By Brianna Loper
December 14, 2014
Kalispell plans to expand its light maintenance district so more people are paying taxes to raise an additional $149,000 a year.
But the city has received many emails and phone calls from citizens expressing concern or confusion about how the light maintenance district will work.
A public hearing at tonight's City Council meeting will try to clear up some of the confusion and hear additional questions or comments.
On Nov. 17 the council passed a resolution indicating its intent to expand the district "to include all real properties within the boundaries of the city," as well as raise rates.
Currently the city imposes fees only on properties within 300 feet of street lights.
The new ordinance would increase the annual fees as well as require all property owners in the city to pay the light taxes.
Properties within 300 feet of a street light would be charged an annual tax of 0.33 cents per square foot, up from the current 0.30 cents per square foot. Those parcels not within 300 feet of a street light or in subdivisions with private lighting systems would pay half that amount: 0.165 cents per square foot.
The city currently gets $236,000 a year from the light maintenance fees. The proposal would increase that to $385,000.
The higher light taxes would be in effect for six years if approved. The last tax increase for the light maintenance district was in 2003.
The money raised through the light maintenance district pays the salaries of traffic signs and signal employees, supplies, machinery, repair and maintenance on lights in high-use areas, as well as electric costs.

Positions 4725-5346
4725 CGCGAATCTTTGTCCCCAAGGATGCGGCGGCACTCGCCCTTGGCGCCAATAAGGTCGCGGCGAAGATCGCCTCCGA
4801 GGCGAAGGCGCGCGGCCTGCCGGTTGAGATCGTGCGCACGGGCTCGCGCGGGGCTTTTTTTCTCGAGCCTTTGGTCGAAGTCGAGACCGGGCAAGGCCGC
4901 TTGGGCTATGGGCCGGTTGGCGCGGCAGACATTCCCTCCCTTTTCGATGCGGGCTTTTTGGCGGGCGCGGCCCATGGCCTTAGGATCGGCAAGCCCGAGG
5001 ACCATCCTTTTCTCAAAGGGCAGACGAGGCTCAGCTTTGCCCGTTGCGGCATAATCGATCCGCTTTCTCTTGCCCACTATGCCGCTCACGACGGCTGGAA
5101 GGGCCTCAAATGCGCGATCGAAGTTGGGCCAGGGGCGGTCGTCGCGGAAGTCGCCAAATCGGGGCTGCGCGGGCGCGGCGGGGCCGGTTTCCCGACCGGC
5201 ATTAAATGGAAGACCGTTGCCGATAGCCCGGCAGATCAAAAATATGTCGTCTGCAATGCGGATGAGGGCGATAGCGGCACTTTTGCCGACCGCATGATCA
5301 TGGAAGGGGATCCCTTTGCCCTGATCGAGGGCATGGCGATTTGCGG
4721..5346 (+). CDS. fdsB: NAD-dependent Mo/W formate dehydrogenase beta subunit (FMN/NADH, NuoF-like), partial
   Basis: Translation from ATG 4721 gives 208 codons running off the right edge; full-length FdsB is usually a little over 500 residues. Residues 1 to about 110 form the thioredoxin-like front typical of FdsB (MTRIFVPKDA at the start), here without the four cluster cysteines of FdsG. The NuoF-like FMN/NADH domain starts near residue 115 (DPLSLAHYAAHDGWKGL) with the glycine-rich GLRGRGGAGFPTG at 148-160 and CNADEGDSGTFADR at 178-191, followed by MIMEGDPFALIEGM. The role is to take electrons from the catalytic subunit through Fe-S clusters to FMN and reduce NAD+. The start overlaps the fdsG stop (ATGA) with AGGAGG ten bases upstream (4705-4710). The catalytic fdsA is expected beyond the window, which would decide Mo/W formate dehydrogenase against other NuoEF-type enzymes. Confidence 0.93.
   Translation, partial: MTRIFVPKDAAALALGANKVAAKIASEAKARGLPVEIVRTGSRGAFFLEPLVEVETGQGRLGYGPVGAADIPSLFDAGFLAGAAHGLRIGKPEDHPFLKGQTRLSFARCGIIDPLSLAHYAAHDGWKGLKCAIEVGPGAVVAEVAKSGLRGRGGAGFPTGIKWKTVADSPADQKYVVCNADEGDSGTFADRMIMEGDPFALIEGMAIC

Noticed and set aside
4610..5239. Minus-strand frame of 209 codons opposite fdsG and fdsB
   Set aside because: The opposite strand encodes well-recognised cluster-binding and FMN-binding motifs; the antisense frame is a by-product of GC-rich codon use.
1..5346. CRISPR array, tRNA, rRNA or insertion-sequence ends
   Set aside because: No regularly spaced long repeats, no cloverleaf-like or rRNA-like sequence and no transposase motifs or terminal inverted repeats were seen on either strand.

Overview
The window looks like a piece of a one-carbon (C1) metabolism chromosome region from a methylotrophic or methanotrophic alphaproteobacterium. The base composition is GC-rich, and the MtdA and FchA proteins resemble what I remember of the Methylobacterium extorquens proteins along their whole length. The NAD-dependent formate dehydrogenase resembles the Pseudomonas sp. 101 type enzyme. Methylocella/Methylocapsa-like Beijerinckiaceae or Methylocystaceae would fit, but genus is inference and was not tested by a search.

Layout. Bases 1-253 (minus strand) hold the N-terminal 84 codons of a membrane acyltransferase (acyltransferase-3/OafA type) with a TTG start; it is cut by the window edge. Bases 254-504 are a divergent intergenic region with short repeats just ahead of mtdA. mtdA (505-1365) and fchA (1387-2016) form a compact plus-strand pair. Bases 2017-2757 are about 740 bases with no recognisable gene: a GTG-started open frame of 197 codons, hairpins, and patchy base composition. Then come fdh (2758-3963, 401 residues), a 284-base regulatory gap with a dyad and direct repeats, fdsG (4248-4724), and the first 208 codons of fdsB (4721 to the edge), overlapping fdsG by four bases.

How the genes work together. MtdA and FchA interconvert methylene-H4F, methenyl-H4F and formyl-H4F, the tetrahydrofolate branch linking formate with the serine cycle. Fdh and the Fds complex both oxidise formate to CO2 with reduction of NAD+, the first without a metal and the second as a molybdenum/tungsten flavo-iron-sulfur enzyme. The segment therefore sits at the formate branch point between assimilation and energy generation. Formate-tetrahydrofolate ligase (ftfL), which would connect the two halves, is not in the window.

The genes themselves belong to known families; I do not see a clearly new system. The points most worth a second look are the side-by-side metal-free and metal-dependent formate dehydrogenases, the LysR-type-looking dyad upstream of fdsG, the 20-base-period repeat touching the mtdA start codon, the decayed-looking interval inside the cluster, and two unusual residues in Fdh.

An updated version of a pawn broker ordinance will be presented during the meeting. The ordinance would require both pawn shops and secondhand stores to use software called LeadsOnline, which would connect the inventory of those businesses to the Kalispell Police Department.
The original ordinance was reviewed at an Oct. 6 council meeting, but local pawn-shop owners and employees attended the meeting to voice multiple concerns.
Among the changes in the most recently updated version is a lower number of days a pawnbroker must hold an item. Pawn shops would be required to hold items for only seven days, instead of an original 14 days. This was a main concern for pawnbrokers, who felt inventory would build up and create a storage problem for pawn shops if they were required to hold items too long before selling.
In other business, the council will discuss a budget amendment to authorize the use of a U.S. Department of Homeland Security grant. The $10,976.02 grant is designated for equipment expenditures.
Originally, the grant funds were deposited into the drug enforcement fund, but will need to be transferred to a different fund to fulfill the grant purpose. Currently the grant is earmarked for converting the in-car police camera system to a new system, Watchguard. As part of the budget amendment process, a public hearing has been set for Jan. 5, 2015.
The Immanuel Lutheran Corp. and Wells Fargo Bank want to lower the interest rate on a bond issued by the city for the purpose of expanding the housing and health-care facilities on the Buffalo Hill campus, a project valued at $14 million. The group seeks to take advantage of the current financial market, as the interest rate originally was established in 2010.
The meeting begins at 7 p.m. at Kalispell City Hall. For a complete agenda, visit www.kalispell.com.